Once Andy had his grooming session, the lipoma on his right side became more obvious. I know you will see it in photos and be concerned.
I did take Andy to the veterinarian’s when I noticed it a few months ago. Dr. Y., Andy’s veterinarian, examined it and took a sample to determine that it is a lipoma, not cancer. Dr. Y. assured me the lump isn’t likely to become cancer. It is soft and loose feeling to the touch, doesn’t cause Andy pain.
Originally, Dr. Y. said he wasn’t able to deal with it immediately but told me to check again last April.
I asked him about the removal risks to Andy since he was almost 12 years old at the time, and he assured me there always is a risk, though there would be an evaluation of his overall health (probably a blood test, blood pressure check) before any surgery. When I asked him for a rough “cost to do” since I am retired, he was vague. “We can set up a payment plan.” (That is, a lot!)
I ran into some heavy expenses in April. I had, among other things coming due: the $300 renewal cost of this blog; car tax and plates since this was the 6th year for the old ones; the annual routine maintenance on my car; car insurance; not to forget the Chewy screw-ups on auto-shipments of Greenies and Andy’s dry food that is specially shaped for “scrunched’ Persian faces by Royal Canin – a bag lasts a long time but is very expensive; and other things like a huge credit card bill that was outside of my budget because of things like the Chewy screw-ups and purchases made before other expenses I hadn’t expected till months later popped up.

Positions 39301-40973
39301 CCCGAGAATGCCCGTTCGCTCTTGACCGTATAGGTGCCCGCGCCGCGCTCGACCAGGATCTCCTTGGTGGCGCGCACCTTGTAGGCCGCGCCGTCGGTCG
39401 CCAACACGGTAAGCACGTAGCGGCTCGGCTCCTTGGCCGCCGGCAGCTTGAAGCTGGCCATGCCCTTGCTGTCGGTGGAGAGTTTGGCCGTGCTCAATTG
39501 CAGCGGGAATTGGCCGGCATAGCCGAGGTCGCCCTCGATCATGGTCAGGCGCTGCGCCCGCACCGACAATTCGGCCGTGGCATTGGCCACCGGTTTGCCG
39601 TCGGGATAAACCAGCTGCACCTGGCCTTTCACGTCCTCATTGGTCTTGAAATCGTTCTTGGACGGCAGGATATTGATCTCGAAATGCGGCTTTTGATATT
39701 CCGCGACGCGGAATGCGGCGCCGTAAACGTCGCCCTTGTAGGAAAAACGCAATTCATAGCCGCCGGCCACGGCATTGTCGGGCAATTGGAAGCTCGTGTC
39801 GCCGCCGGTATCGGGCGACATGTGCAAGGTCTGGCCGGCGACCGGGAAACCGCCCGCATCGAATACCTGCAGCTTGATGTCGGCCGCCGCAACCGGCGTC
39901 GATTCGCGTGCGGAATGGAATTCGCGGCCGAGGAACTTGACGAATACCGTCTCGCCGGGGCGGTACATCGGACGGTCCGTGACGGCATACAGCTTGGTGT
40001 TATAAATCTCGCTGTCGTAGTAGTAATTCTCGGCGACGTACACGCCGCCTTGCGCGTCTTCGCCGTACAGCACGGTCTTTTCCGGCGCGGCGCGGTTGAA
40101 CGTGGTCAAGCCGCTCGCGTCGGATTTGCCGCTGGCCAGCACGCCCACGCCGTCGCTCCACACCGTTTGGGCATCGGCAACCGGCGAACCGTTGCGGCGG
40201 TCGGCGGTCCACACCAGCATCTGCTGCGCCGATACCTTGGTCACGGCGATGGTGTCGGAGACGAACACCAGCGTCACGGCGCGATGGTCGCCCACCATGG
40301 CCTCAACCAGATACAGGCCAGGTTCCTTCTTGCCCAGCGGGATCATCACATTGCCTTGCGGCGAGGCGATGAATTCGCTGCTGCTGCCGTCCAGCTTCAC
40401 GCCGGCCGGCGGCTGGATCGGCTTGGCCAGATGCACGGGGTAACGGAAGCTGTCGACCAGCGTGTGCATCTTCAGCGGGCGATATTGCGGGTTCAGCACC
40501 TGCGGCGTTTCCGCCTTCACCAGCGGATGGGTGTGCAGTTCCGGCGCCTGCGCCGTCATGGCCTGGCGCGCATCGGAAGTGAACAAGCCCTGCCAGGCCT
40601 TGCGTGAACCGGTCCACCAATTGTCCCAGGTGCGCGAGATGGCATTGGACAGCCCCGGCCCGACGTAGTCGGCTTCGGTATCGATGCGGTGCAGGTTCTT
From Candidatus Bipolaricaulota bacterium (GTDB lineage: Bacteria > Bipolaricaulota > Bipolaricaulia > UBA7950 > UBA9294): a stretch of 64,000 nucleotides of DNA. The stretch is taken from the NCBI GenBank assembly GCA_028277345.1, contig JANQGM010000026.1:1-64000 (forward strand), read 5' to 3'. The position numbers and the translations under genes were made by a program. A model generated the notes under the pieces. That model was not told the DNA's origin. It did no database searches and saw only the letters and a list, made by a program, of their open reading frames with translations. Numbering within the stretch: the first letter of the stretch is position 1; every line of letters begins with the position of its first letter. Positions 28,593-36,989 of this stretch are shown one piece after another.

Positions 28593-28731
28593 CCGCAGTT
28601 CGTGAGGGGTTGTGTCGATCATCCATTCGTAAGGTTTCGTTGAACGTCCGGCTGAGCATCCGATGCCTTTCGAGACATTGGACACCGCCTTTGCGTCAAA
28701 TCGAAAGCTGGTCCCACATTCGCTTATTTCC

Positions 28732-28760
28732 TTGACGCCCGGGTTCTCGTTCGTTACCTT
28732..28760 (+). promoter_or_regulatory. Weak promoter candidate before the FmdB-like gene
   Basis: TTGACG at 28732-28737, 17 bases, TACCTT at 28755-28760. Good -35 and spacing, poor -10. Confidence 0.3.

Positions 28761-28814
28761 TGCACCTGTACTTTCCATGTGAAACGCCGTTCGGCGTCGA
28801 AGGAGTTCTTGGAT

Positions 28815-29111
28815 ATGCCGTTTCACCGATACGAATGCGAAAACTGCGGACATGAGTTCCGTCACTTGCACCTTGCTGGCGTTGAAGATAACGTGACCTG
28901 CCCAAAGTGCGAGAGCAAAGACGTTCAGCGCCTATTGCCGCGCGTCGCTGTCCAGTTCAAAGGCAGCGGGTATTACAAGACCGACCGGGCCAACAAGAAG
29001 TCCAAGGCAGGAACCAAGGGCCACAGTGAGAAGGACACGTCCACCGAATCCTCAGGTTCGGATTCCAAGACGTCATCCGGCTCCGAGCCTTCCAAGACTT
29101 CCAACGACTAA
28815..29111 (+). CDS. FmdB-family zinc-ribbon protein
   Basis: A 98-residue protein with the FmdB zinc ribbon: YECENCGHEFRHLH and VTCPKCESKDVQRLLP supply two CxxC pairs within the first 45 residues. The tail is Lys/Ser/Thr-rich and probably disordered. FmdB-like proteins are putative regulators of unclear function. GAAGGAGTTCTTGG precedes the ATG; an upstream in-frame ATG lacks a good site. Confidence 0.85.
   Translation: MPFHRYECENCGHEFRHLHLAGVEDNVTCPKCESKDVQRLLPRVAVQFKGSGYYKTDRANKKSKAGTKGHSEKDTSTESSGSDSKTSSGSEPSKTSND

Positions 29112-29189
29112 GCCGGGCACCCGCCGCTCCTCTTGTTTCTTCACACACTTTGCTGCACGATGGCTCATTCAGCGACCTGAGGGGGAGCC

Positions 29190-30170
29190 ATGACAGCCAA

I had to use my tax return money, money from a bank account I had left over from my parents’ days but that I rarely used, a chunk out of my credit union account, and a big amount out of a retirement account to stay solvent after everything was paid off, but I managed not to have to carry any expenses over to a second billing cycle, with the added penalties that entails. I make a point of never having to pay late fees!
When will Andy get the lipoma removed? When I can pay for it. If it caused him pain, I’d have it removed immediately. I still have concerns about his safety under anesthesia, though I’ve been reassured by Dr. Y. about that. I’d appreciate any comments from people who’ve had pets develop lipomas and the costs and their pets’ experiences with having them removed.
For those who haven’t seen television’s Dr. Pimple Popper pop a lipoma (ugh! – not again!), here’s a link to the Wikipedia article on this tumor.